Over the course of 4-5 years, OO has cost me over $6000 in training and books, and a priceless amount of (priceless) time. OO took away useful tools in the ColdFusion world (I even had to turn off "Report Execution Times" in CF administrator, because my OO framework would slow to a crawl for some reason), in favor of harder to use tools that took more time to use.. If there even was an equivalent. It made my applications run slower. It made my interactions with clients more difficult, for them AND for me, because instead of looking at the problem domain for what it really was, it all become secondary to making sure I was "thinking OO" as we tried to hash it all out.
All of this was my own fault, I'm sure... because if things weren't working out right, then I probably wasn't doing "real OO". I was still not good enough, and I was convinced that my projects would suffer -- every one of them.
But OO did something worse than all of that... it eroded my confidence to the point of "work paralysis". Seems like everything had to be thought through, ad nauseum, to prevent "code rot" or writing myself into a corner, sickening amounts of refactoring. Lacking an OO solution that "felt right" for a specific challenge would mean hours of research, and the pestering of other gurus... because whatever I finally got right, I could most definitely reuse "next time". It was an "investment"... but each investment in extra time and research for the OO solution made me further behind.
The worst part of all, in 20-20 hindsight: Even if I knew how I would have solved a challenge outside of the OO lexicon, if it wasn't an OO solution, it wasn't going into the code. I wanted to know OO that badly. It felt like a real commitment, when all it was turned out to be Astroturf. How lame is that!?
Even though our application and database platforms had progressed -- ColdFusion 8 with MSSQL 2005 is a combination that can most CERTAINLY deliver a robust and feature-rich web app -- my own productivity in 2008 was the lowest it has ever been. Oh, clients were still paying... but now they were wondering why even smaller projects seemed to take so much longer.
But... Worst of all, OO took away the very joy of programming it promised to bring. This lack of happiness nearly destroyed my little business.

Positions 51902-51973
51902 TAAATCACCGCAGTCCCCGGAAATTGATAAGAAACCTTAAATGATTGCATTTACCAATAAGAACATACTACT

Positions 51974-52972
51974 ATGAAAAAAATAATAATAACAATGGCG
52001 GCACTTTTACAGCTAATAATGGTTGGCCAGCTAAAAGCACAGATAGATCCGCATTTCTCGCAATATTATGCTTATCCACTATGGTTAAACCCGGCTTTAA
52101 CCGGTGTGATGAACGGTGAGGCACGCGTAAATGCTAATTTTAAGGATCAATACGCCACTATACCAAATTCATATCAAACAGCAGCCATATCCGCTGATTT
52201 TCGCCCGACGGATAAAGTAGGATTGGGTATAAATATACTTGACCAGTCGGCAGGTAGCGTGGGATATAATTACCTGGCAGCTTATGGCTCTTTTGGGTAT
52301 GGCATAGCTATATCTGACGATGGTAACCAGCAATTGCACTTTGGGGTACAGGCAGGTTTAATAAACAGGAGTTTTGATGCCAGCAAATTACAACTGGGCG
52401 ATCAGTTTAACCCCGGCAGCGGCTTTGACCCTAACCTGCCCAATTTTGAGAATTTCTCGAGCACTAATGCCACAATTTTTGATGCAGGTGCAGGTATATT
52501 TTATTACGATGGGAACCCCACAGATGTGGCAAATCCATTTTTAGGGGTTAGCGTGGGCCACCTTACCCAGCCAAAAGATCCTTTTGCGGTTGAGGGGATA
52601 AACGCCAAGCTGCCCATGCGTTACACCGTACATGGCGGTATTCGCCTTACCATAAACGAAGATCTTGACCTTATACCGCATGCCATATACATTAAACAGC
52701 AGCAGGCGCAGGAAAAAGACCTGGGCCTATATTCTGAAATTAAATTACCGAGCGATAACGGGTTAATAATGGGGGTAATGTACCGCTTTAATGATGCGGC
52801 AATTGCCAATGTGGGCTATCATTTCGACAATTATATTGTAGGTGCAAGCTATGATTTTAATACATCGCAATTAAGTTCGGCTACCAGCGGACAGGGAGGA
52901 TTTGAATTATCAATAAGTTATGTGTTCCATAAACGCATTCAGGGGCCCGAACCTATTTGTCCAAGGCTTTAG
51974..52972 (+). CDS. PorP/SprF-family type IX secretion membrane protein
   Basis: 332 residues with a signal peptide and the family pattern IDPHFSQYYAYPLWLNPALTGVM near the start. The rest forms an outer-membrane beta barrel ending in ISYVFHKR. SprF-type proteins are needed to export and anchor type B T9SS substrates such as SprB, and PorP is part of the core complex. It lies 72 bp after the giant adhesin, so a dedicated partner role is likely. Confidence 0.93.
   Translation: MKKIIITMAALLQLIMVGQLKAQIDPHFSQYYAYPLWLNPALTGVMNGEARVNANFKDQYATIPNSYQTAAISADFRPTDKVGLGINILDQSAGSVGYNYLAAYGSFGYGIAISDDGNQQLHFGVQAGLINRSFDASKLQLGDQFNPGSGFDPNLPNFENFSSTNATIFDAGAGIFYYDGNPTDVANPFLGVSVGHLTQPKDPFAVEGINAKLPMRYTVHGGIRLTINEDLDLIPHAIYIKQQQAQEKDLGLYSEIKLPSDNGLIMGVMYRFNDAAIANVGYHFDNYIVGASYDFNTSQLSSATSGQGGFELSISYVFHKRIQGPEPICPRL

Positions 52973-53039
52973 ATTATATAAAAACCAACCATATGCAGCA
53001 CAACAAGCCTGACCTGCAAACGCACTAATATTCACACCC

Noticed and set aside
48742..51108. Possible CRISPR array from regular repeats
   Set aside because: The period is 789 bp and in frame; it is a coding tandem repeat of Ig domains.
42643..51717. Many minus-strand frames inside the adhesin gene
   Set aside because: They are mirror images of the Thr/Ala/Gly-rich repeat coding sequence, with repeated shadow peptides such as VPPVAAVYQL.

Yep, it was my own confidence and happiness. Not the economy (I haven't needed to advertise for work since I started), not my own lack of knowledge or diligence or effort. The lower productivity and the allure of that succubus called OO caused an undeniable lack of productivity, and an exponentially increasing level of daily frustration. I was truly, truly unhappy.
I decided to give this all one last shot. My friend, the one from the first training class, was offering a new one... nothing to do with Java. It was "Object Oriented Programming for ColdFusion Developers". This was it. I called my friend, and I told him, "This Is It. If I don't get this under my belt, I think I need to find another line of work, because this is slowly killing me."
For almost two months, I remained nearly paralyzed, waiting to go to this class. I was afraid to start EITHER of the two major projects I had lined up, because I was so afraid of the re-writing I might have to do after whatever OO epiphany awaited me. I stalled; I worked on smaller items I could deliver quickly.
Through fate, I had this friend all to myself for the week. (This was great for me, probably not so great for him.) We laughed, I learned. We talked about something OTHER than programming... often. That alone was therapeutic. I was introduced to a new way of working... a way that was empowering, a way that gave back some joy for all the effort that goes into building a web application.